Another spring tradition, rhubarb’s ruby red stalks bring a freshness to the breakfast table.
This is the season for special occasions — graduations, bridal showers and Mother’s Day — where something a bit special is called for at breakfast, and these pastel-pink smoothies are appealing as well as delicious. Pair them with a warm slice of orange-rhubarb bread, and you have accomplished “something special” indeed.
I always look forward to rhubarb season as it is very popular with you, readers, who obviously welcome rhubarb season as well. Over the years I have received so many e-mails and letters sending me your favorite rhubarb recipes, or requesting a certain recipe from me.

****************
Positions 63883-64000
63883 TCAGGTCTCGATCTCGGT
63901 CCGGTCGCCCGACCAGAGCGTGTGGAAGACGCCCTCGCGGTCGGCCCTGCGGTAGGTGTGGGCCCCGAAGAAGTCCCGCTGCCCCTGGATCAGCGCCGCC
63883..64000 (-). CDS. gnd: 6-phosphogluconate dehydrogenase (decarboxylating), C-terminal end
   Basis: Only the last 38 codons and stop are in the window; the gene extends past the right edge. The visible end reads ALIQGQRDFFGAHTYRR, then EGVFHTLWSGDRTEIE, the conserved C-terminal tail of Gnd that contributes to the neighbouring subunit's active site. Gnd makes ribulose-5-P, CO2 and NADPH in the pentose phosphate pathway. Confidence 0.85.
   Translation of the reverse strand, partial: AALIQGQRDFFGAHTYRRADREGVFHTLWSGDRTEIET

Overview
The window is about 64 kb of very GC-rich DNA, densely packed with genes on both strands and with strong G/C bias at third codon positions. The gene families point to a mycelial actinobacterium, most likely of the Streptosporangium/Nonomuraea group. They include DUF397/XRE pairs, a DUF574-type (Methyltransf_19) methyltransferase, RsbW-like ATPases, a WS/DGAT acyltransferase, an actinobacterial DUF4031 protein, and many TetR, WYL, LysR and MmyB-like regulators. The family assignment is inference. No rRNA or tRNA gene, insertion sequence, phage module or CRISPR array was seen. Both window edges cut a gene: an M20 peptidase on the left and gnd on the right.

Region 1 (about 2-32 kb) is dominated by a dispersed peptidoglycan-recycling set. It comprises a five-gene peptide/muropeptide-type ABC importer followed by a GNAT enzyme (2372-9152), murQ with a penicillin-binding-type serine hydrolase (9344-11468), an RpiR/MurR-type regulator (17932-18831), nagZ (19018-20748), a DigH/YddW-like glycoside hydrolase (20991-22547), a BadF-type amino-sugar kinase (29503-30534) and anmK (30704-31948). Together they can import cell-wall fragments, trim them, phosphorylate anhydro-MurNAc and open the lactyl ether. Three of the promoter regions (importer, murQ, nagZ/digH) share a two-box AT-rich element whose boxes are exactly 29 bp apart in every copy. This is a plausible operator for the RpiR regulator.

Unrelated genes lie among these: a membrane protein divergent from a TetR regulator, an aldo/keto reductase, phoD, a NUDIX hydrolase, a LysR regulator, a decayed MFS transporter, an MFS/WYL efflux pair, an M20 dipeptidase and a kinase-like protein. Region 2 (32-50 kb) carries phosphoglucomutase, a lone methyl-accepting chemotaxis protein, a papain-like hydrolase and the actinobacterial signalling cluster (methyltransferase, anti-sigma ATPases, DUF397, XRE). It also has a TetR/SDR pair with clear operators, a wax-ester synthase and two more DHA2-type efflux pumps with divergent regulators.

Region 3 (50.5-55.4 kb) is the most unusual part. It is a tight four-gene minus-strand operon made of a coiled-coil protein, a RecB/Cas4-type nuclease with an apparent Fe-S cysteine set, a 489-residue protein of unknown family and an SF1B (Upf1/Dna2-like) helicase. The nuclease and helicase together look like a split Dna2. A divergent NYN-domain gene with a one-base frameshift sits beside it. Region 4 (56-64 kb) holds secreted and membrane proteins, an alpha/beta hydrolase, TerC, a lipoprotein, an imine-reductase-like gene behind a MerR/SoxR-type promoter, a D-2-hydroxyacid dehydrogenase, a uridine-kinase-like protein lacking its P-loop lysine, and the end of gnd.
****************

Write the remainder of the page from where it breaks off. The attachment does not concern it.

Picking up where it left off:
In the past five rhubarb seasons, my column has included the following recipes — strawberry-frosted rhubarb cookies, rhubarb cake, rhubarb-pecan muffins, rhubarb orange-walnut jam, rhubarb sour cream squares, blueberry-rhubarb crisp, rhubarb delight dessert and rhubarb cheesecake. A few of these recipes came from you, and were very much enjoyed by my family and myself.
From your letters I know how many of you grow your own rhubarb and are always looking for a new way to prepare it. For those of you who would like to grow your own, buy just a couple of plants, put in a sunny spot, and you will enjoy it for many years.
Rhubarb plants can be transplanted successfully. My father transplanted his six rhubarb plants to Cape Cod when they retired there, and those plants lasted another 13 years.
Plant rhubarb roots 2 to 3 feet apart in rich, well-drained soil, worked to a depth of a foot or more.
If you like, you can add compost, peat moss or other organic material, plus lime and fertilizer before planting.
Pull any weeds in spring before the rhubarb starts to grow. Waiting until later could damage the roots, causing decay or disease.